About Washington Square West
- Much like the rest of Center City, Washington Square West has an up-and-down history, and was in decline for a good deal of the 20th century. Before the decline, the area had been home to a diverse population.
- While Society Hill and Old City benefited from the city’s urban renewal push in the 1970s, the money ran dry before Wash. West could partake; this left the neighborhood a bit snaggletoothed, with only vacant lots left where blighted buildings had been razed. This created a blank canvas for developers when Ed Rendell made a push for revitalization in the 1990s.
- In the meantime, the area became a haven for the city’s LGBTQ community during the ’70s and ’80s, spawning the nickname “the gayborhood” for the area around Chestnut, Juniper, Pine and 11th Streets. Queer-friendly businesses, restaurants and bars thrived, as did the gay bathhouses.
- “The name ‘Washington Square West’ came into official use in the late 1950s and early 1960s as part of Edmund Bacon‘s comprehensive plan for Center City.” – Wikipedia (and yes, that is Kevin Bacon’s dad, but he accomplished so much that this little factoid is only about the 50th most interesting thing about him)
- The snaggletoothed landscape created a really interesting opportunity for developers to work with large tracts of vacant land peppered into a dense historic residential neighborhood, which created the current mix of styles–historic and modernist, ornate details and stripped down brick and glass facades.
- 1808: Grid ended at Cedar St. (current day Lombard St.).
- 1858: Washington Square and Penn Hospital show up on the maps. Penn Square was a series of 4 parks that would become City Hall.
- 1862: A mix of churches, hotels, and a circus at 8th & Walnut.
- 1875: Walnut Street Theater appears at 8th & Walnut.
- 1934: Appraisal map labeled the population as mostly African American and Jewish, and assigned ratings of C (middle class), D (lower or working class), and E (decadent; not as in “fancy,” as in reflecting a state of moral or cultural decline). These ratings were part of Philadelphia’s shameful history of redlining.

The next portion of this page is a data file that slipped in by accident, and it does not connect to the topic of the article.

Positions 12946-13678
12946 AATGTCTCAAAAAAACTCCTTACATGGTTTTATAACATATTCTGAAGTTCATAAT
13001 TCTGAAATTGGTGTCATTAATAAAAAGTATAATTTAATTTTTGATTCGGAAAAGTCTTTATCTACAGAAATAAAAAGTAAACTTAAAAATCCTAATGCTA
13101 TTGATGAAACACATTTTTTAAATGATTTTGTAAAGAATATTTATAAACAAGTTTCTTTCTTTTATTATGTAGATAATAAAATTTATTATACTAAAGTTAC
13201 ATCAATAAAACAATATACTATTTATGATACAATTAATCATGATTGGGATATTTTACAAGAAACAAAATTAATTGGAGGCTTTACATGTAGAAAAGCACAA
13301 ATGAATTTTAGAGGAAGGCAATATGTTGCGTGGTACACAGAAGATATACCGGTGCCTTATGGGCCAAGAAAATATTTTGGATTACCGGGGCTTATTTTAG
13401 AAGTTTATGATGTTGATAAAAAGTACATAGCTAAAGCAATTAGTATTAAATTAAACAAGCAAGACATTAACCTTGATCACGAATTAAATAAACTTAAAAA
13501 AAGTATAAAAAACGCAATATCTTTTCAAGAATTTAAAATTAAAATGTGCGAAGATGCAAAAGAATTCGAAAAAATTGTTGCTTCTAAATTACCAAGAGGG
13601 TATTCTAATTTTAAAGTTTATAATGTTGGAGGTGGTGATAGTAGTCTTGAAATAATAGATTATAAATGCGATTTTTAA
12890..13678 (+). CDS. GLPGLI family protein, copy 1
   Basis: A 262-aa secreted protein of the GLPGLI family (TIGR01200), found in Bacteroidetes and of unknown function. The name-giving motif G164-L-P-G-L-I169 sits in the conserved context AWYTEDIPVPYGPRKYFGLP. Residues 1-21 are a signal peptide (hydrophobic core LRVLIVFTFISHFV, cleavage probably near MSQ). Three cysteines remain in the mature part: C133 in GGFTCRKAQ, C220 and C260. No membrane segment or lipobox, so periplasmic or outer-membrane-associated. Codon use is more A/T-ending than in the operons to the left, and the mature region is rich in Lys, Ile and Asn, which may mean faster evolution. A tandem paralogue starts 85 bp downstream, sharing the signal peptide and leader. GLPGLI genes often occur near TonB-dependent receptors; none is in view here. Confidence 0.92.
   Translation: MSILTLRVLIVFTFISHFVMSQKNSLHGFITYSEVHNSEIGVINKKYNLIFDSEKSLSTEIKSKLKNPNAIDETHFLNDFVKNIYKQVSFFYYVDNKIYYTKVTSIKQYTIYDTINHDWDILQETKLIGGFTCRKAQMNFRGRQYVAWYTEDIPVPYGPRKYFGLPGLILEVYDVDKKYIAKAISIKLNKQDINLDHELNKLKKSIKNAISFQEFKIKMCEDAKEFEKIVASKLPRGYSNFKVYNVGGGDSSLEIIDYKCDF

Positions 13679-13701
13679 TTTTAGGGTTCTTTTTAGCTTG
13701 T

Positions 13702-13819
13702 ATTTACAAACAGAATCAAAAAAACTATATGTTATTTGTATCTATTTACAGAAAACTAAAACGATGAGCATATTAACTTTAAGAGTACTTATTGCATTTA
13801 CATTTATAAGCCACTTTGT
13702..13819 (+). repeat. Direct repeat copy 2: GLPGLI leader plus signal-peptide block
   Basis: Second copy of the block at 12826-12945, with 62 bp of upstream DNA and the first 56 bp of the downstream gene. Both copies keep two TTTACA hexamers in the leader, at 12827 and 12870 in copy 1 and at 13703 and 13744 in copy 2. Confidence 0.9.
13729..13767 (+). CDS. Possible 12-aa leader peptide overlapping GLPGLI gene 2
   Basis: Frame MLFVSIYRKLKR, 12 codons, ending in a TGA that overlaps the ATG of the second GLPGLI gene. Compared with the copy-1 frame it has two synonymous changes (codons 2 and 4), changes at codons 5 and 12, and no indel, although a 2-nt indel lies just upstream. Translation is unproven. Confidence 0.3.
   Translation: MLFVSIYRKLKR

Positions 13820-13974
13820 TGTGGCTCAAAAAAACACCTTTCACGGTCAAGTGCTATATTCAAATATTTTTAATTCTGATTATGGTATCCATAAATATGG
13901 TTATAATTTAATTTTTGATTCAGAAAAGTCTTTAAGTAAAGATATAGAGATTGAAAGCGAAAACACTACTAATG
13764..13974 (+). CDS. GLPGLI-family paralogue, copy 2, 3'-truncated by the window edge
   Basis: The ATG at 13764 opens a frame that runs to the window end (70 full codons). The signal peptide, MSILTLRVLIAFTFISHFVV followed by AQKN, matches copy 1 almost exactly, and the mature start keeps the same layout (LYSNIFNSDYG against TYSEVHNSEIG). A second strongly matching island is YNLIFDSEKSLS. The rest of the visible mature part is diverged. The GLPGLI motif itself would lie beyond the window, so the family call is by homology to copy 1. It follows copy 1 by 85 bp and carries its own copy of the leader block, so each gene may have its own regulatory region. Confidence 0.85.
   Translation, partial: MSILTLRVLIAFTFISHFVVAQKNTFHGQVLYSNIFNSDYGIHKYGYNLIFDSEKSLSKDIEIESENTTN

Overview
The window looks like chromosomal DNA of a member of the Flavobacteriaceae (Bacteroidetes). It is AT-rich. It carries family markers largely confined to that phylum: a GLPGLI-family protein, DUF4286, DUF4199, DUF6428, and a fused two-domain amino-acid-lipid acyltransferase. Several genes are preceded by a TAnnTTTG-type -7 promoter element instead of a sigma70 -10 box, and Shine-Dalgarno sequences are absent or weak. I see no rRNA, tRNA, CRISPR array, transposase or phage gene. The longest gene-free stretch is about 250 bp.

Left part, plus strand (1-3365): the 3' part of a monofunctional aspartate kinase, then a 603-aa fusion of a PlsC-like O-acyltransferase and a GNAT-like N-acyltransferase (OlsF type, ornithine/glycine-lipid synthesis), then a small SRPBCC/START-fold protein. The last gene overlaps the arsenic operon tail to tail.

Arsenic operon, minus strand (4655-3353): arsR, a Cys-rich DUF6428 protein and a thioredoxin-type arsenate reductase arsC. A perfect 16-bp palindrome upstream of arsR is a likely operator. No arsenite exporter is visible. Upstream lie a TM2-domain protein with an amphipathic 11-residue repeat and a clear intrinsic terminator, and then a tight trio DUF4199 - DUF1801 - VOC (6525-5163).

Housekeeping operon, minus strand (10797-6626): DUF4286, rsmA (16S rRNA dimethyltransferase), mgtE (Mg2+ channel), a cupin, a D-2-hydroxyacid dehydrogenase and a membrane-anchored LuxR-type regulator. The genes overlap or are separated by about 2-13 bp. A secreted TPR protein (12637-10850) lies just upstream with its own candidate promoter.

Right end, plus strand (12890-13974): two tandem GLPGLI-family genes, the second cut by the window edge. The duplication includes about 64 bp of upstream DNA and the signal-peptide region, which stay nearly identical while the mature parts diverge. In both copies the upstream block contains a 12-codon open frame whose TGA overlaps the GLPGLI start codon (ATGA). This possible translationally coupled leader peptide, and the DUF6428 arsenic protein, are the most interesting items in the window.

- The Washington Square West Civic Association identifies the area as the square bounded by Chestnut, 7th, South and Broad Streets.
- However, extending the northern boundary one block to Market St. makes a more natural division between Wash. West and Chinatown (though, as always, most neighborhood boundaries in Philadelphia are somewhat fluid and subject to interpretation).
- The Current market is about 75% condos because of the high number of huge historic brownstones (buildings that were big enough to be split up) mixed in with the multi-unit developments from the ’90s.
- The LGBTQ-friendly culture remains intact in many of the local businesses and bars, and a thriving restaurant scene has blossomed largely due to the work of Marcie Turney and Valerie Safran (though we just can’t bring ourselves to call the area by its attempted re-brand name, “Midtown Village”).
- The transit options are some of the best in the city, whether you’re walking to Thomas Jefferson University or Center City or catching the Broad or Market Street subway lines to the rest of the city; it pretty much could not get any easier.
About Queen Village